Twice weekly Covid testing launched to find the one in three people who don't know they have the virus

Free rapid testing for Covid to be stepped up.

Free rapid testing for Covid to be stepped up. - Credit: CCC

Adults in Cambridgeshire are being urged to take a rapid Covid test twice weekly to help find people in the community who are asymptomatic and could be spreading the disease unknowingly.

It is estimated the one in three people have Covid-19 but do not realise, as they have no obvious symptoms.

Cambridgeshire County Council says people can take a test at sites across the county or collect a testing kit to complete at home.

Lateral flow antigen tests are a new kind of technology that can be used to test people who are asymptomatic.

According to the county council this will "better enabling us to identify and isolate more people who may be spreading the virus. This will break the chains of transmission."

Dr Liz Robin, director of public health for Cambridgeshire and Peterborough, said: “Getting into the habit of twice-weekly testing as part of our everyday lives will help us all to keep each other safe. Alongside the ongoing vaccine rollout, it will help us to move forward with the roadmap out of lockdown.

“What’s most important is that as many people as possible take up the offer of twice-weekly rapid testing, whichever option they use. This is especially important for anybody who is going back to work next week following the easing of lockdown restrictions and will be coming into contact with members of the public.”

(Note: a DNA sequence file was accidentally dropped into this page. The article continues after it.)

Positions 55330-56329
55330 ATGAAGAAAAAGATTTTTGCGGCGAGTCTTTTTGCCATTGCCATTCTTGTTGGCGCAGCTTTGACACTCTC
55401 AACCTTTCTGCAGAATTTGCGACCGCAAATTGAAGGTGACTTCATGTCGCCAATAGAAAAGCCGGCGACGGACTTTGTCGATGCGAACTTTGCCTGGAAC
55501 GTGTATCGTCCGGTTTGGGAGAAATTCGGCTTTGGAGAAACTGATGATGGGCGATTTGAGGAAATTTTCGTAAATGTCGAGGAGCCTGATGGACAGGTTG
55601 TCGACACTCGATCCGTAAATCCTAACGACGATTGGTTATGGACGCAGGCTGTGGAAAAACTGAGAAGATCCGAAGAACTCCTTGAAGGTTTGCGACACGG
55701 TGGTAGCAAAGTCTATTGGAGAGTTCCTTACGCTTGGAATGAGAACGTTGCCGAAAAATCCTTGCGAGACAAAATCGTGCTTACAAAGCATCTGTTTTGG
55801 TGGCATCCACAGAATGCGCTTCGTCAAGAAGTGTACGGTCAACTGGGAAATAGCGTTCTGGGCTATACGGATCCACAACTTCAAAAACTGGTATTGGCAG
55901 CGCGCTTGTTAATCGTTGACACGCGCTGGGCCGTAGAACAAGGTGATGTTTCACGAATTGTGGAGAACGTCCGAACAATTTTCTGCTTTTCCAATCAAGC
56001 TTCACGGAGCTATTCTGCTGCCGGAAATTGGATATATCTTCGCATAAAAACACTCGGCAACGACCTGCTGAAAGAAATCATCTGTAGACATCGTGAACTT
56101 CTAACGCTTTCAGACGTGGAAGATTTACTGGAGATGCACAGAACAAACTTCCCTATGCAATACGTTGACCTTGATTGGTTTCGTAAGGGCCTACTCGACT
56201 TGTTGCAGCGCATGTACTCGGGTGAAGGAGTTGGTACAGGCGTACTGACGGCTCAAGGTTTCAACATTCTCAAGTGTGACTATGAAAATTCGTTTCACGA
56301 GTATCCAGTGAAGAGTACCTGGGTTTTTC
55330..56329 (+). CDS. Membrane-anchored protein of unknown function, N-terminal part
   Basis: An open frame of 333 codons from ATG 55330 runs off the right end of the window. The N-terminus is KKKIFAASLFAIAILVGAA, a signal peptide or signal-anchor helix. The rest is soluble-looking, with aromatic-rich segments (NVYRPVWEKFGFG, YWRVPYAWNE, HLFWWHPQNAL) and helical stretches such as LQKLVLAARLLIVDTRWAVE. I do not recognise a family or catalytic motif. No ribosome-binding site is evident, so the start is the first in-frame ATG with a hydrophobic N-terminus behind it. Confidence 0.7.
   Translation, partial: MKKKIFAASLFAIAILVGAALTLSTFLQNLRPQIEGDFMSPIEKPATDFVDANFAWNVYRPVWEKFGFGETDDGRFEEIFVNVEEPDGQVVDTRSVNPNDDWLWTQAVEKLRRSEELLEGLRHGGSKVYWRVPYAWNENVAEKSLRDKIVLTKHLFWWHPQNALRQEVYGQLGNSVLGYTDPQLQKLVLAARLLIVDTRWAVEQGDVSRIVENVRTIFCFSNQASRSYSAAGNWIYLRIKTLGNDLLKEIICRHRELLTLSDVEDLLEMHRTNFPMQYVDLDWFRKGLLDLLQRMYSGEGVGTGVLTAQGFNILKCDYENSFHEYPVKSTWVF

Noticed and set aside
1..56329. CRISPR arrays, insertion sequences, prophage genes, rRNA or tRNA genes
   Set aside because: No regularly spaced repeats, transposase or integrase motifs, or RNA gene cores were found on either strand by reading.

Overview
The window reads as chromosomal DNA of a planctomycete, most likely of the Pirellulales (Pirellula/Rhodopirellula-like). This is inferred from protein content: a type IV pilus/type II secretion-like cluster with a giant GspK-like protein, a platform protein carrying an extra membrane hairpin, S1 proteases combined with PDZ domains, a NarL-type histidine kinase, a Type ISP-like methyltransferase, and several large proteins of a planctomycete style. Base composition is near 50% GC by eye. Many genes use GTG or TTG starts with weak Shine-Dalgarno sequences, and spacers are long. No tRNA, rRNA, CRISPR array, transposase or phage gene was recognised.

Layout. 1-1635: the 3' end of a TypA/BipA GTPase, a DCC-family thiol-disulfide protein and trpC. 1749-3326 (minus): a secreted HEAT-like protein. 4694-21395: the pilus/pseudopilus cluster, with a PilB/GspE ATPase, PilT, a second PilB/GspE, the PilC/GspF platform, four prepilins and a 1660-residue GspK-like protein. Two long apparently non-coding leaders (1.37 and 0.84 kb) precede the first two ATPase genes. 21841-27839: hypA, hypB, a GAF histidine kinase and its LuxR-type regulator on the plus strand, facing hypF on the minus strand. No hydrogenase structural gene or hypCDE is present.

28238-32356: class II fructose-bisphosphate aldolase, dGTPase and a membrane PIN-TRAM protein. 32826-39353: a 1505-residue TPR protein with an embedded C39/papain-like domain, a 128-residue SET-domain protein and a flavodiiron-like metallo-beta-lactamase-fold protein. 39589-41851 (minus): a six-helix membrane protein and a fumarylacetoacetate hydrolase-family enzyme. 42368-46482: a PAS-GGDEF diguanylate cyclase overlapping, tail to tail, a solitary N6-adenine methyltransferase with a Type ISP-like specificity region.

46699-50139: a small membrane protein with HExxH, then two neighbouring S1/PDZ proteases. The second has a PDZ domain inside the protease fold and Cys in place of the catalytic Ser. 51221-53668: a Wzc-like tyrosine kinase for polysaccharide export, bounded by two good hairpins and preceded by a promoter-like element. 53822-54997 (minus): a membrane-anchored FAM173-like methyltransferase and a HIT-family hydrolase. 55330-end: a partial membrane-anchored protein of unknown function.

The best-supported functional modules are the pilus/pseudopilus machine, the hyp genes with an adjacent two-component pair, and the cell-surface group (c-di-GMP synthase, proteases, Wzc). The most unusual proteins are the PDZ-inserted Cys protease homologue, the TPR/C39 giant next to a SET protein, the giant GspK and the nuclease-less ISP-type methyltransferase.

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A Lateral Flow Test (LFT) detects the presence or absence of coronavirus from a swab or saliva sample. The sample is mixed with a buffer solution, which releases and breaks up virus fragments. Some of the solution is then dropped on to the lateral flow device. The sample runs along the surface of the devices’ absorbent strip, showing at the end a visual positive or negative result dependent on the presence of the virus.

Lateral flow tests detect active infections, with results in minutes. The evidence about their performance is still developing. A key point is the need for a better understanding of their potential to detect the virus at different points in an infection.

Lateral flow tests can be a useful tool to detect people at the most infectious point in an infection, which is an advantage when mass testing, over highly sensitive PCR tests that can give positive results even when people are less infectious.

The recommendation is for two tests a week. There is more information on the Cambridgeshire County Council website about testing centres and how to book an appointment.